Brazilian real troubles far from over
The decline of the Brazilian real to a nine-year low this week seemed to mark a nadir for a currency buffeted by economic and political concerns. Analysts say, though, that things could get worse before they get better.
Brazil’s real dropped to the lowest level against the dollar since 2005 after leftist president Dilma Rousseff was re-elected at the weekend, amid speculation Latin America’s largest economy will remain stalled for the foreseeable future. The currency fell nearly 3% early on Monday to 2.5394 against the dollar, the worst performance in the world that day.
Short-term implied volatility, a reflection of demand to hedge or take risk on the currency, rose to more than 21%, the highest level among the major currencies. The Brazilian real has lost around 56% of its value against the dollar in the past three and a half years.
Rousseff won 52% of the vote in the closest presidential election for decades, with voters split between populist policies and increasing concern over the economy, fuelled by a widening fiscal deficit and soaring inflation. “On the face of it the result of the election spells more bad news for the currency,” says Eric Viloria, New York-based vice-president and currency strategist at Wells Fargo Securities. “However, one thing that could offer some short-term support would be if US rates were to stay lower for longer, which would have a dampening impact on the dollar.”
The US Federal Open Market Committee meeting this week is the next step on an inevitable journey toward higher US benchmark rates and the end of the carry trade that has supported investment flows into emerging markets since the financial crisis. However, the timing of any rise remains uncertain, amid global economic headwinds that have led investors to buy safe-haven US Treasury securities in recent weeks.
“It may be that the dollar has come too far too fast,” says Viloria.
Signs of short-term support for the real were apparent in the Commodity Futures Trading Commission’s Commitments of Traders report last week, which indicated that 83% of traders in US dollar/Brazilian real financial futures were short the dollar against the Brazilian currency, the biggest short position in the market.
Futures markets are equivocal over the timing of any rate rise, with fed funds contracts indicating a 63% likelihood the Federal Reserve will raise interest rates by its December 2015 meeting.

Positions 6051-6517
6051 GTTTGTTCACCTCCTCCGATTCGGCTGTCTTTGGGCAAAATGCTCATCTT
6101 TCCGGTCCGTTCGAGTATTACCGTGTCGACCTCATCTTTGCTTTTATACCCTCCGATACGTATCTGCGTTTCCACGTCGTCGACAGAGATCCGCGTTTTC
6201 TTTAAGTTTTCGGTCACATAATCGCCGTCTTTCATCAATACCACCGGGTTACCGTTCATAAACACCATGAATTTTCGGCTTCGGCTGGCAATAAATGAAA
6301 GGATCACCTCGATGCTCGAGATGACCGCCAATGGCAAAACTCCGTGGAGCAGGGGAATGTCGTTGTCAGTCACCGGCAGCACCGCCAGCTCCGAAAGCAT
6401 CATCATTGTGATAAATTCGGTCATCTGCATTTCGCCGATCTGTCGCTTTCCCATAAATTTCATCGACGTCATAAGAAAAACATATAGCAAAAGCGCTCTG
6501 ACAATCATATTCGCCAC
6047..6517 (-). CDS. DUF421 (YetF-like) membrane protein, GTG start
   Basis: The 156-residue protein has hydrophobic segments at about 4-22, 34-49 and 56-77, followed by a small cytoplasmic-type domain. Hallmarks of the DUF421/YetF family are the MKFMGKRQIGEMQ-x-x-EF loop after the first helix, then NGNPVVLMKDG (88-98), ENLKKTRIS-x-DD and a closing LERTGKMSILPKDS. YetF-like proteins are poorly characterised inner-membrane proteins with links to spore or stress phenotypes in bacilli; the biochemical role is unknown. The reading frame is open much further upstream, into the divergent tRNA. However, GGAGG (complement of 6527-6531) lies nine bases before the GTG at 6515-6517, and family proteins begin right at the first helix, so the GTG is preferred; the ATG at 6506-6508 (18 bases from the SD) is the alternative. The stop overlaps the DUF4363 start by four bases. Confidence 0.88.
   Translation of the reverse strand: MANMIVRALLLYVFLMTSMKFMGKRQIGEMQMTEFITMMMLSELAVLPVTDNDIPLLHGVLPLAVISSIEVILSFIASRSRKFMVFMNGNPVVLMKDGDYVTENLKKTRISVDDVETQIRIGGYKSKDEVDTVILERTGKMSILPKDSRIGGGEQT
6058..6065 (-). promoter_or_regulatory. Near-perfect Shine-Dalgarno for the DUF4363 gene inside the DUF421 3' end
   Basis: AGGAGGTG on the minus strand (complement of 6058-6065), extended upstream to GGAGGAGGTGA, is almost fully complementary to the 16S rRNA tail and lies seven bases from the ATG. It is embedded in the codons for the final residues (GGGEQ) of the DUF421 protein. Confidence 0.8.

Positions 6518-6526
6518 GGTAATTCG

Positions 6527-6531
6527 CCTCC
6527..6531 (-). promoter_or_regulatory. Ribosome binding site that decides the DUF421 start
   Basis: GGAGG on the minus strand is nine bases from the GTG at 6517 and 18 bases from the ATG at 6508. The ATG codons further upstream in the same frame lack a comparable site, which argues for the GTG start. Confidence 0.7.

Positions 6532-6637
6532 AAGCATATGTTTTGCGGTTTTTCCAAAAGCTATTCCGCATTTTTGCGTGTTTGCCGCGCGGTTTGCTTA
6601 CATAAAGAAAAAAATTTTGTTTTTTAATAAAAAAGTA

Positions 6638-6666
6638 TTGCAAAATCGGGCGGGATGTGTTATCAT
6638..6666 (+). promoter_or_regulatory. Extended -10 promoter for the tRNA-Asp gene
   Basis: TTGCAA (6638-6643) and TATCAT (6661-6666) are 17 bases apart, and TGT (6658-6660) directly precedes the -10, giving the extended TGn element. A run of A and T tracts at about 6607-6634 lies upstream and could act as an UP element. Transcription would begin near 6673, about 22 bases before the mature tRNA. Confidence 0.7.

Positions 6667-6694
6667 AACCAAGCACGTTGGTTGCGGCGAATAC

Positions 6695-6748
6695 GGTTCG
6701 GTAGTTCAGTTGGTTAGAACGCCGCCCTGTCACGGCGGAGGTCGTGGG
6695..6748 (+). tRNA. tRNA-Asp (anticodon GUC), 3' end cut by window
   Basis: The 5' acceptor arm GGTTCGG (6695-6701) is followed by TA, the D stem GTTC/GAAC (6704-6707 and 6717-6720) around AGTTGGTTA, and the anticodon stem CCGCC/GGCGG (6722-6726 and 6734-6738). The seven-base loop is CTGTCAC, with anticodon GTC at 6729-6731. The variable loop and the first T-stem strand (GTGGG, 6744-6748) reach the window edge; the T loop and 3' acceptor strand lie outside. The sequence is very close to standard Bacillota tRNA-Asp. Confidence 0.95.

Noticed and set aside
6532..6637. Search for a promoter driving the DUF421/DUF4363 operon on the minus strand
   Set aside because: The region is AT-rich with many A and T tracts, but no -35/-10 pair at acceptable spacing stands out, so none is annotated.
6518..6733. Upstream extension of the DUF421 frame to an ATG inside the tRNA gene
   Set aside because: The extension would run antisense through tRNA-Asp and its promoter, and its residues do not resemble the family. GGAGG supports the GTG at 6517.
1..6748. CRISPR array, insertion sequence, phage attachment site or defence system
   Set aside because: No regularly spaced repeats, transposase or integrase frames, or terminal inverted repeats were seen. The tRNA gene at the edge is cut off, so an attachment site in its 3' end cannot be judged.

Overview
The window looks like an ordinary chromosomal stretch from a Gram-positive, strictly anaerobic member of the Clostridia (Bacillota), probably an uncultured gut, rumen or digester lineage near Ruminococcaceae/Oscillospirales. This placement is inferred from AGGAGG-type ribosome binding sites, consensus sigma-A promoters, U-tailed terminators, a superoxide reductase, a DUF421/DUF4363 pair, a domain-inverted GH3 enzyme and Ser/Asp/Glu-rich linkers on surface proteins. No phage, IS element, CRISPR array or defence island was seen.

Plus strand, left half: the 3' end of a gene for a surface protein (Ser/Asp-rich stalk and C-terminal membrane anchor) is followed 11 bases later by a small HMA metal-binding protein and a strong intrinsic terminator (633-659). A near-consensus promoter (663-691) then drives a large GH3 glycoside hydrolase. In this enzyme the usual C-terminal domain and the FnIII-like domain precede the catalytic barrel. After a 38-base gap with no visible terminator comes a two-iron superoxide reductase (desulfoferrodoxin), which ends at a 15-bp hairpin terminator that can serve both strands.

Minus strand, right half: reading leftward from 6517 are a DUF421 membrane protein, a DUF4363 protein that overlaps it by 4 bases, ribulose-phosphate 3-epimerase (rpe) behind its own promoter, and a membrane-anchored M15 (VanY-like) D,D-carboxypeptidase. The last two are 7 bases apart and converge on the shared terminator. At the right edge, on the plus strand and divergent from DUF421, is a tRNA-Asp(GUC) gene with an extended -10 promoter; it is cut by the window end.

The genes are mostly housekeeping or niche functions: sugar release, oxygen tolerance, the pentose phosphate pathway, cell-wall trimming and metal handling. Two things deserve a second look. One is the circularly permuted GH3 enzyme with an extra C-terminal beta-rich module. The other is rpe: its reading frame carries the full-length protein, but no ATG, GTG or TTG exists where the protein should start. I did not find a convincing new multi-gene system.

Fed members are split, with doves such as Federal Reserve Bank of New York president William Dudley saying on October 6: “It’s still premature to being to raise interest rates” and hawks such as Federal Reserve Bank of Philadelphia president Charles Prosser on October 16 opining that he would “prefer that we start to raise rates sooner rather than later”.
From a Brazilian point of view the better Fed course would be less and later, because that would give the real a chance to recover and offset some of the risks to the Brazilian economy, such as inflation, the core measure of which was 6.62% in the 12 months to mid-October. That’s slightly below the three-year high posted in September but still above the 6.5% ceiling of the government’s target range.
Another potential short-term boost to the real is the central bank's substantial foreign-currency reserves, which stand at around $377 billion (16% of GDP). The central bank has been using reserves to offer US dollar swaps, which act as a brake on the decline of the currency, and could do more.
However, Brazil’s problems go deeper than swap market positions. Weak fiscal numbers in August and September point to a rising likelihood that the government will be unable to reach its 1.9% surplus target, according to analysts at Morgan Stanley. Athough the new administration might compromise with some fiscal tightening in the coming weeks, perhaps cutting funding from its many social programmes, it is unlikely to overturn a deficit of 4% of GDP, the highest since November 2009.
“The FX market is probably going to be sceptical of the new government’ ability to cut the fiscal deficit, and in fact it’s more likely the government will go back to using fiscal stimulus and public-sector lending to try to boost the economy,” says Felipe Hernandez, a Latam FX strategist at Morgan Stanley in New York. “Our concern is that by continuing to lend below market levels it erodes the influence the central bank can have on inflation and increases the amount of credit risk in the public-sector banks.”
Still, says Hernandez, the real might bounce in the short term. “Following the election there is going to be a sense of greater stability and to be honest the initial sell-off was not as big as we were expecting,” he says. “There will probably be some cabinet changes and policy adjustments which may have a positive effect on the real, especially in a global environment more favourable for risk assets.”
Whether or not that environment remains favourable might depend more than anything on whether Fed doves or hawks win the day.